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House rejects delay of ELD mandate

September 6, 2017

In what might prove to the final meaningful battle over the electronic logging device (ELD) mandate, the U.S. House of Representatives on September 6 decisively rejected legislation to postpone mandatory ELDs for two years beyond its scheduled December 18 implementation date. The 173-246 vote on an amendment to a package of multiple appropriations bills bundled into H.R. 3354 came just one day after Congress returned from its traditional August break. The measure was offered by Rep. Brian Babin (R-Texas), the primary sponsor of a separate bill (HR. 3282) to delay the ELD mandate two years. The vote on the Babin amendment was highly partisan with just eight Democrats joining 165 Republicans to support it.

 

Although H.R. 3282 has 45 co-sponsors, it stands no chance of being enacted on its own. Moreover, the Senate version of the DOT appropriations bill (S. 1655) includes no discussion of ELDs at all, and an amendment like Babin’s would stand very little chance of passage during Senate floor consideration.
 
The House also accepted by voice vote an amendment offered by Rep. Scott Perry (R-Pennsylvania) to block funding for the joint FMCSA/NHTSA rulemaking on speed limiters for large commercial vehicles. It is not clear that the measure, if finalized, will mean much as the Trump administration had already signaled that the speed limiter rule was not a high priority. On the other hand, it remains the only significant rulemaking from the Obama era that has not been formally withdrawn.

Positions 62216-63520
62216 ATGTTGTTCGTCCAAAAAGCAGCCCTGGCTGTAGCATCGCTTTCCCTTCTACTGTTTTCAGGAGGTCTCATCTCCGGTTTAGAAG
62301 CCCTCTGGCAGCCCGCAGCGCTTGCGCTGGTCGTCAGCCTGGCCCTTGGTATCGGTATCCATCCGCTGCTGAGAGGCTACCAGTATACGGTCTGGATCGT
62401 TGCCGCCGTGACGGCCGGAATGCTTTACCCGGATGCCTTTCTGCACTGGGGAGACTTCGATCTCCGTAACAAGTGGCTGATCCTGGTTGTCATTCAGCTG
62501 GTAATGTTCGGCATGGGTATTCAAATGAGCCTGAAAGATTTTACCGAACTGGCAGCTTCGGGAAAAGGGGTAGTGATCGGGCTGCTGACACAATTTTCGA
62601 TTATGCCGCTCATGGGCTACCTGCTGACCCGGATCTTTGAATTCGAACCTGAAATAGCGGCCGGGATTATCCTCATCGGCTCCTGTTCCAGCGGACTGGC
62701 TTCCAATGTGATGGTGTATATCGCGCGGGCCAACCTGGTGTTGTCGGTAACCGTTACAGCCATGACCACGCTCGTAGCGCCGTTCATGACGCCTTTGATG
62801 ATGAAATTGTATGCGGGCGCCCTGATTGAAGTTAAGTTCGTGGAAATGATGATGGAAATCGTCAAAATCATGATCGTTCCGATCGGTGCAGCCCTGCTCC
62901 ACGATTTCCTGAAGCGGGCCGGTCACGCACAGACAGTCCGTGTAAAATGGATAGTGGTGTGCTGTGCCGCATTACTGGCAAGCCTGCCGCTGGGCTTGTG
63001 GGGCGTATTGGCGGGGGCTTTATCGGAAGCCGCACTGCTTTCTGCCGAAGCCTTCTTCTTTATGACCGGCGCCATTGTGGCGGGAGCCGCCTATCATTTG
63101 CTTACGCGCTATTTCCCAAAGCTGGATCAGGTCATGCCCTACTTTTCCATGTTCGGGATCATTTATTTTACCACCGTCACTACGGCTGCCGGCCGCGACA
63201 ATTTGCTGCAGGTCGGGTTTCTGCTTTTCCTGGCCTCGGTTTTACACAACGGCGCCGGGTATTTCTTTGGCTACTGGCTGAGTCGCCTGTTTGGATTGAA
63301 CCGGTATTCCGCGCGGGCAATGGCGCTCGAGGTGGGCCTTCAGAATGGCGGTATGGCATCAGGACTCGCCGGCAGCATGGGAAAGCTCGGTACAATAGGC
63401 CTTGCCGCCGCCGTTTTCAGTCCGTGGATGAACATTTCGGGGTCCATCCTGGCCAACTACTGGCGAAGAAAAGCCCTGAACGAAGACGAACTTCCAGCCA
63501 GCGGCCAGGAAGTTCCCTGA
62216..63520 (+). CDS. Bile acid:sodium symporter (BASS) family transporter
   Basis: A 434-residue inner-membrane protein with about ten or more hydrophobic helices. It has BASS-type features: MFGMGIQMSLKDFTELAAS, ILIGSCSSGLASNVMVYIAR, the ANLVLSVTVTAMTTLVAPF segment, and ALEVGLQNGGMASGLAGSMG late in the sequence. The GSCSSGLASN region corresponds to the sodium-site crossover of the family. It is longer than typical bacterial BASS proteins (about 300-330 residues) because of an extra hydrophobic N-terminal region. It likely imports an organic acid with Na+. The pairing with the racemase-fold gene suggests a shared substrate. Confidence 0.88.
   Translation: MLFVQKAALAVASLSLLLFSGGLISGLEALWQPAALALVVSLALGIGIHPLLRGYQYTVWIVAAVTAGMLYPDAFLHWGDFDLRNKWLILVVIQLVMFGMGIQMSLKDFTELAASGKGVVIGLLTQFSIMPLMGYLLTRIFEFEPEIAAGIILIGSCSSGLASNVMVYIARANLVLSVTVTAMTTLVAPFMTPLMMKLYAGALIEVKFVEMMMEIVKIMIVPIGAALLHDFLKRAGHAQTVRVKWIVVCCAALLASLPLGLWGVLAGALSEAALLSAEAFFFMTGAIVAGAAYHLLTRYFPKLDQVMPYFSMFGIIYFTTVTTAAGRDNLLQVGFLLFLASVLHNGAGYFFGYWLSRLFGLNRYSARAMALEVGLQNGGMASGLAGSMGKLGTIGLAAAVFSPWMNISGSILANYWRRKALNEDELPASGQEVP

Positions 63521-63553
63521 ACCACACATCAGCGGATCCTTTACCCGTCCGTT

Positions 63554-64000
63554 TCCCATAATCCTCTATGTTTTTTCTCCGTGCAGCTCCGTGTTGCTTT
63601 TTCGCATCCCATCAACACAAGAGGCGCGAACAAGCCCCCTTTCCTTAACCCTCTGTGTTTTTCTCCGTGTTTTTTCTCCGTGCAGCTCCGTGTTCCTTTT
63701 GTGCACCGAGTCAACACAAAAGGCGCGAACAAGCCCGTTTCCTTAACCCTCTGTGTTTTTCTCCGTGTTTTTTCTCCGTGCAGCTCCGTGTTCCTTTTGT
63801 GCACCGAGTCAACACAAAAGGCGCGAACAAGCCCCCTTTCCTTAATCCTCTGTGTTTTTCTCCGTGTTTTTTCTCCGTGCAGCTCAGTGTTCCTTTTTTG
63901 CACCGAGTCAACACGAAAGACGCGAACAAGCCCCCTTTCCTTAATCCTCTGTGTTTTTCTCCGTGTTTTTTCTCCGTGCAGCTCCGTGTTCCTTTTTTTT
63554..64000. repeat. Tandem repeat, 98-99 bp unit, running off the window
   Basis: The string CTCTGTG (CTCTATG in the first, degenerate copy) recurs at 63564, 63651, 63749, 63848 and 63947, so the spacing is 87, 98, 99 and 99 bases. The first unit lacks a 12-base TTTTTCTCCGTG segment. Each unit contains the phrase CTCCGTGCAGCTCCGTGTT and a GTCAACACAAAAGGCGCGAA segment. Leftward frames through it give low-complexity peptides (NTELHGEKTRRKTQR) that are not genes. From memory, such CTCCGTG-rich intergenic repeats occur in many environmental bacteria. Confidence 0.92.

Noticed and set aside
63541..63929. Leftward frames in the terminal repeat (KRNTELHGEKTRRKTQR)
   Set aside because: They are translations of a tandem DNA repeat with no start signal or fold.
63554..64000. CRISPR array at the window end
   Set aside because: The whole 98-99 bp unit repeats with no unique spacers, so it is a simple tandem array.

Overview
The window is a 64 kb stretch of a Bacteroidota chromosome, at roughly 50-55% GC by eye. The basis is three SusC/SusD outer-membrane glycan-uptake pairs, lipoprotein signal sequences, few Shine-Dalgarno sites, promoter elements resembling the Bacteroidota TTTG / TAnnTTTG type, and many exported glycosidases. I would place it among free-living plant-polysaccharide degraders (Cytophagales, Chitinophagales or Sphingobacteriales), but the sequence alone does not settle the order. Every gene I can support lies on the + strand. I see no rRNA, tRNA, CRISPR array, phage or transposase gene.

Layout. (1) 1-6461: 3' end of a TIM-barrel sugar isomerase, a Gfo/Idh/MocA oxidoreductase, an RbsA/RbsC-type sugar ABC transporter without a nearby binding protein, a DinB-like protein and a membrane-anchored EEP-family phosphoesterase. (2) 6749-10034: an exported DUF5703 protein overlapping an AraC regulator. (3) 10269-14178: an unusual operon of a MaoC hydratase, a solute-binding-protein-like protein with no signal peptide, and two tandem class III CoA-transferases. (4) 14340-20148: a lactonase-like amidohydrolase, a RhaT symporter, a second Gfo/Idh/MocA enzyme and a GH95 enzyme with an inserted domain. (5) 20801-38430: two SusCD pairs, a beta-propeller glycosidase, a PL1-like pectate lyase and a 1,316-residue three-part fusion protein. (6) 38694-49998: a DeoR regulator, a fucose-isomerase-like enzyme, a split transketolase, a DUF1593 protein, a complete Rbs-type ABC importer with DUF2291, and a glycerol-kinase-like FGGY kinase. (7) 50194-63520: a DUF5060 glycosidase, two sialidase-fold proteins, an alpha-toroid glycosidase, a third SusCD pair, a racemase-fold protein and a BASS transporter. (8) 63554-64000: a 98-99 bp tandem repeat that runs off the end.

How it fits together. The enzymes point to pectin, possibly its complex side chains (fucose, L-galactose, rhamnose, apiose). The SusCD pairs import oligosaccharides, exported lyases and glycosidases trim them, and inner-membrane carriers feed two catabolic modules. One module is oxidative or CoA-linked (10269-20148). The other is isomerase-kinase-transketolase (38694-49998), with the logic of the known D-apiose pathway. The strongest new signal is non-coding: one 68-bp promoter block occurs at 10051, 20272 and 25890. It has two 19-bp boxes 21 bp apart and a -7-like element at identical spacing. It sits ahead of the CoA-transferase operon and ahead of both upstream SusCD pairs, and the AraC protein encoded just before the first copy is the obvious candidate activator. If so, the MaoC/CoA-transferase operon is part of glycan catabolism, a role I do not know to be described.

H.R. 3354 includes the text of the DOT appropriations bill (H.R. 3353) approved by the House Appropriations Committee, including relief from the ELD mandate for haulers of livestock and bees. The bill also includes a provision that would bar states from regulating meal and rest breaks applicable to employees subject to the hours-of-service regulations and from “imposing any additional obligations on motor carriers if such employees work to the full extent or at such times as permitted.” The same language also is included in the Senate version of the Federal Aviation Administration authorization bill (S. 1405), which the Senate Commerce Committee approved in late June, but it is not included in the Senate DOT funding bill.
 
Other items of note in H.R. 3354 are a prohibition against a safety fitness determination rulemaking until an FMCSA corrective action plan related to the recent National Academy of Sciences report is certified and a set-aside of $100 million for FMCSA to test highly automated commercial vehicles.

 

In addition to measures in the appropriations bill, Congress has a few other trucking-related bills that could advance this fall. The House in July passed a Department of Homeland Security authorization bill (H.R. 2825) that includes several changes related to the Transportation Worker Identification Credential (TWIC) program, background checks for hazmat endorsements and awareness training requirements for motor carrier employees. And the Senate Commerce Committee in August approved bills (S. 1532, S. 1536) related to trucking and human trafficking, including a lifetime disqualification for a commercial driver who uses a commercial motor vehicle in committing a felony related to human trafficking.

 

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